Former Assam CM demands arrest of CM, ministers under NSA, POTA
Guwahati, Nov 10 (UNI) Former Assam Chief Minister Prafulla Kumar Mahanta today alleged that outlawed ULFA was drawing the strings in the Congress-led state government and demanded the arrest of the Chief Minister and his colleagues under anti-terrorism laws. Addressing a press conference, Mr Mahanta said the present state government was being run by the Congress, Hagrama Mohilary (chief of coalition partner BPPF) and proscribed ULFA.
Slamming the state government for "buying peace" with the ULFA before the National Games and the recent cricket match here, he said, " On both occasions the government has appealed to the ULFA not to disrupt the events and the ULFA has reacted positively both times. " Terming such appeals to banned outfits by the government as "anti-national", he said, " If the Congress shares such good relation with ULFA, they should persuade the insurgents come for dialogue. " The former Chief Minister and president of the Asom Gana Parishad (Progressive) (AGP-P) demanded the arrest of Chief Minister Tarun Gogoi and his Ministerial colleagues under the National Security Act and POTA for such activities.
Referring to a recent video tape of Osama Bin Laden where the latter had mentioned of Assam, Mr Mahanta said it had established that Muslim fundamentalists had made deep inroads in the state, though the state government had denied it in the state Assembly when he had brought a question on the subject.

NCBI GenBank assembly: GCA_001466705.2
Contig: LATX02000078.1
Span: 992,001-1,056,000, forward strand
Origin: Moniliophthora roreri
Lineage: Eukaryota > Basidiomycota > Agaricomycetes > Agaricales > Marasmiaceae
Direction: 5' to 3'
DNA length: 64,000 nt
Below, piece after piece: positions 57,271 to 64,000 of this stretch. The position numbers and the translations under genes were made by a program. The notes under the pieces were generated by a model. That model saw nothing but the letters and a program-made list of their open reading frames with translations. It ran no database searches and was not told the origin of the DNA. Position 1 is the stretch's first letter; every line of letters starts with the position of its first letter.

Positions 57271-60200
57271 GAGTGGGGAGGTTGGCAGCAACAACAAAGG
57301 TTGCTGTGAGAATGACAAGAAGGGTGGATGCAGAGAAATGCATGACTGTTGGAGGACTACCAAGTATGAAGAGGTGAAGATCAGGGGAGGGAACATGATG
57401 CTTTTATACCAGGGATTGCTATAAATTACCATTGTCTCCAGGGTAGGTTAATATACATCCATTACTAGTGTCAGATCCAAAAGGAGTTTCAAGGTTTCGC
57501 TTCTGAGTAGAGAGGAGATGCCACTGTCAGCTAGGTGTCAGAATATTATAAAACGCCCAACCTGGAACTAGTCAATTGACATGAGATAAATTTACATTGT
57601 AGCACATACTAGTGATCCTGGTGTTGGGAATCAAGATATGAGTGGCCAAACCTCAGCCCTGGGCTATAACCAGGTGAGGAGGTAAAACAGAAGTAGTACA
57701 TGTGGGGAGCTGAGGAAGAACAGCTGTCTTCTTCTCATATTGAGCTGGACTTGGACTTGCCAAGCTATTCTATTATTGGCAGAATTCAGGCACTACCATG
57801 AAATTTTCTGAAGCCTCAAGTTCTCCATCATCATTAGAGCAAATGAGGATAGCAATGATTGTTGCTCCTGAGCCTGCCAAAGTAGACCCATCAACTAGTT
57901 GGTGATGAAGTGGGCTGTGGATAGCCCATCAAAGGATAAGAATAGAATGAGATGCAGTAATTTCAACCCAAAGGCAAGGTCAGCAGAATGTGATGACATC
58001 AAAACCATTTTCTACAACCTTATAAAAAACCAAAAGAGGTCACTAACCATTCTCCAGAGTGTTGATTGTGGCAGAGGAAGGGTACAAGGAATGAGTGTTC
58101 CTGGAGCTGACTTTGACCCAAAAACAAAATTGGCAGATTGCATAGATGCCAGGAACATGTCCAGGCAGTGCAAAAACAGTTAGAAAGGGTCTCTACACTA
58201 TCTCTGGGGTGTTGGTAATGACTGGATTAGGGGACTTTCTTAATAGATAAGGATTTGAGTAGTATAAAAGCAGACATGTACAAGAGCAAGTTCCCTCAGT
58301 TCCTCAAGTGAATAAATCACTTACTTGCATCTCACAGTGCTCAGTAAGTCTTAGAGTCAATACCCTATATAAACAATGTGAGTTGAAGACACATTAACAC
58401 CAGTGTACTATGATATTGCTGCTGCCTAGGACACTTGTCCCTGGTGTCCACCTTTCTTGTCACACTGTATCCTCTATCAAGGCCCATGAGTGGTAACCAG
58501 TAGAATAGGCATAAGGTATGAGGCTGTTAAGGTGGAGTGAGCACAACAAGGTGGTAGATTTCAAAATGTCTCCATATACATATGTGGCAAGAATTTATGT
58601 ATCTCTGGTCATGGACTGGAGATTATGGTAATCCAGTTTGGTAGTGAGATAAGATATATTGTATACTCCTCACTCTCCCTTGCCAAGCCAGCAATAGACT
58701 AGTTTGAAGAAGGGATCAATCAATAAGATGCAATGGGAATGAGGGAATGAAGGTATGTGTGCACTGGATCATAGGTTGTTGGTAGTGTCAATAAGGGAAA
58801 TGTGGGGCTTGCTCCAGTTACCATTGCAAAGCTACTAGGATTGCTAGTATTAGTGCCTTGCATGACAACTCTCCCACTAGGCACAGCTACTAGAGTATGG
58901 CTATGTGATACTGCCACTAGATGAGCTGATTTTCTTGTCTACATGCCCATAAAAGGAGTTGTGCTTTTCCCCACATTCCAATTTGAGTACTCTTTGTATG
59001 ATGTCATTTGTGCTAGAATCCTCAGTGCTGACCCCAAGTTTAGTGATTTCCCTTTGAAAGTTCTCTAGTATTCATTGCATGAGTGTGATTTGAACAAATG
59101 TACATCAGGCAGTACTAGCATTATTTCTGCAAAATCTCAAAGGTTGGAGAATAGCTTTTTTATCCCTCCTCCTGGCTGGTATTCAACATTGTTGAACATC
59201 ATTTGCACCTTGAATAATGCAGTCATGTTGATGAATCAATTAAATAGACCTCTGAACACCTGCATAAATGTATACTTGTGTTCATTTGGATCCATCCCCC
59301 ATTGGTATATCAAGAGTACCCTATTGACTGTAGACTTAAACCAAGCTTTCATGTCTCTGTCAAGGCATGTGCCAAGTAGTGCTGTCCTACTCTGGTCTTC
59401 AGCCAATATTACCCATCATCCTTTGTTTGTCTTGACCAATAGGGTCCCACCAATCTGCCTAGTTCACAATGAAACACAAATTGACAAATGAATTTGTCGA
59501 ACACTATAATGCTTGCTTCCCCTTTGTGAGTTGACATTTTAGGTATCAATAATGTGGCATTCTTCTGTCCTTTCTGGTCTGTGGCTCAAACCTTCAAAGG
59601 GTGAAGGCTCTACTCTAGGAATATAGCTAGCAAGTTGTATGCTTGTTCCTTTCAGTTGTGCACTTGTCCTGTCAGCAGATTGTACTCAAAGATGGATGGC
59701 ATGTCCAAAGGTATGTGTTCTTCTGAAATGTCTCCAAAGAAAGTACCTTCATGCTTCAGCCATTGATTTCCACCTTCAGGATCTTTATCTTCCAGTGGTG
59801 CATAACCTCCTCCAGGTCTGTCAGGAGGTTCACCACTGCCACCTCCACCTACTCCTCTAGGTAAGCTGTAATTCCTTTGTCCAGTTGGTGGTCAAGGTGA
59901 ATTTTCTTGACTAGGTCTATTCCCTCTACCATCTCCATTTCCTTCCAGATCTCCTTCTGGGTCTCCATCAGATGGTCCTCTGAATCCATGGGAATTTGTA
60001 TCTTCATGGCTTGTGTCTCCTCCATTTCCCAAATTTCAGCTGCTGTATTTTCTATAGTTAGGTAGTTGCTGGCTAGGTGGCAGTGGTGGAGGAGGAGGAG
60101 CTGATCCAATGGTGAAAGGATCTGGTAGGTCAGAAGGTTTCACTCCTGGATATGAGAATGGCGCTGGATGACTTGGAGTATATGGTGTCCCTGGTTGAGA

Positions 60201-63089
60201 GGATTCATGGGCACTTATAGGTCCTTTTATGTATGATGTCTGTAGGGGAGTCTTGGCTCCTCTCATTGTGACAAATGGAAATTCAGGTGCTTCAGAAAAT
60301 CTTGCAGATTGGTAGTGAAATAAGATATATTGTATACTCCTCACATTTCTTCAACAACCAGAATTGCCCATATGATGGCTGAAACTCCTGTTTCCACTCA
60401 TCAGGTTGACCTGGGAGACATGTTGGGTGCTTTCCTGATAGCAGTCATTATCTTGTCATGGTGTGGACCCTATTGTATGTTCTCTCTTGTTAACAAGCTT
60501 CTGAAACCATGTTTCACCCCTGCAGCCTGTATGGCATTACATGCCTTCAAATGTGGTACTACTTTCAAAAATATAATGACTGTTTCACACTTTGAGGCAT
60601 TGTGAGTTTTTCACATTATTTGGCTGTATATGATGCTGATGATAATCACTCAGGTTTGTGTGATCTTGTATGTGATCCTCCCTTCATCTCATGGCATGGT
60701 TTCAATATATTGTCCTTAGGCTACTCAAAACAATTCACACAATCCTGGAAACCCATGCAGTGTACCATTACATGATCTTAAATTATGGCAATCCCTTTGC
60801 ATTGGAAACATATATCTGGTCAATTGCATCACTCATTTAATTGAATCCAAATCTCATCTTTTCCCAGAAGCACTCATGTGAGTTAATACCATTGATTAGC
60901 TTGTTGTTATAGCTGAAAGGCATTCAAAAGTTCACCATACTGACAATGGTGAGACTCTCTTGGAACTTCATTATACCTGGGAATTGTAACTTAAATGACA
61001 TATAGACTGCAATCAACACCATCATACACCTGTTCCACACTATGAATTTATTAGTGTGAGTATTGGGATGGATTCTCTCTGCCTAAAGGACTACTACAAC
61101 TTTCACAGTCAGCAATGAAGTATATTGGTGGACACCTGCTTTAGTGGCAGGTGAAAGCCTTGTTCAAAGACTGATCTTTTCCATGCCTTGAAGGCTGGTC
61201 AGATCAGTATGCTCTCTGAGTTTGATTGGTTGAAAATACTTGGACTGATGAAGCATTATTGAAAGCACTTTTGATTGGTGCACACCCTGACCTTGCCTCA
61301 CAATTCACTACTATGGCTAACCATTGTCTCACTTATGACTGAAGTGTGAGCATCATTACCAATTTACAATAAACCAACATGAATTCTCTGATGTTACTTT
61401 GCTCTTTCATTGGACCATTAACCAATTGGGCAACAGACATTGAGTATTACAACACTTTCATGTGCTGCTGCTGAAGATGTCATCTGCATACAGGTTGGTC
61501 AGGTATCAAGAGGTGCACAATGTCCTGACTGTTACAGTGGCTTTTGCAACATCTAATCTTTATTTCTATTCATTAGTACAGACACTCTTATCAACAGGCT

He said, " After the Laden tape, the question naturally arises if the state government is compromising the sovereignty of the nation before the fundamentalists. " He also slammed the government for trying to give political colour to the "secret killing" issue, when ULFA kin were allegedly killed by government hired killers during the second term of Mr Mahanta between 1998-2001.
Mr Mahanta maintained that if killings during his tenure were forced upon the then-government, the Congress should also be held responsible for killings during their terms.
Mentioning of the Justice K N Saikia commission report into the "secret killings", to be tabled in the Assembly next week, he questioned the government's failure to take such initiative in other massacres in the state.
The Tiwari Commission report on the 1983 Neille massacre, Pathak Commission report on the clashes in 1992 following demolition of the Babri Masjid and the report on the ethnic clashes in Karbi Anglong were such instances when the Congress failed to submit reports in the Assembly, he added.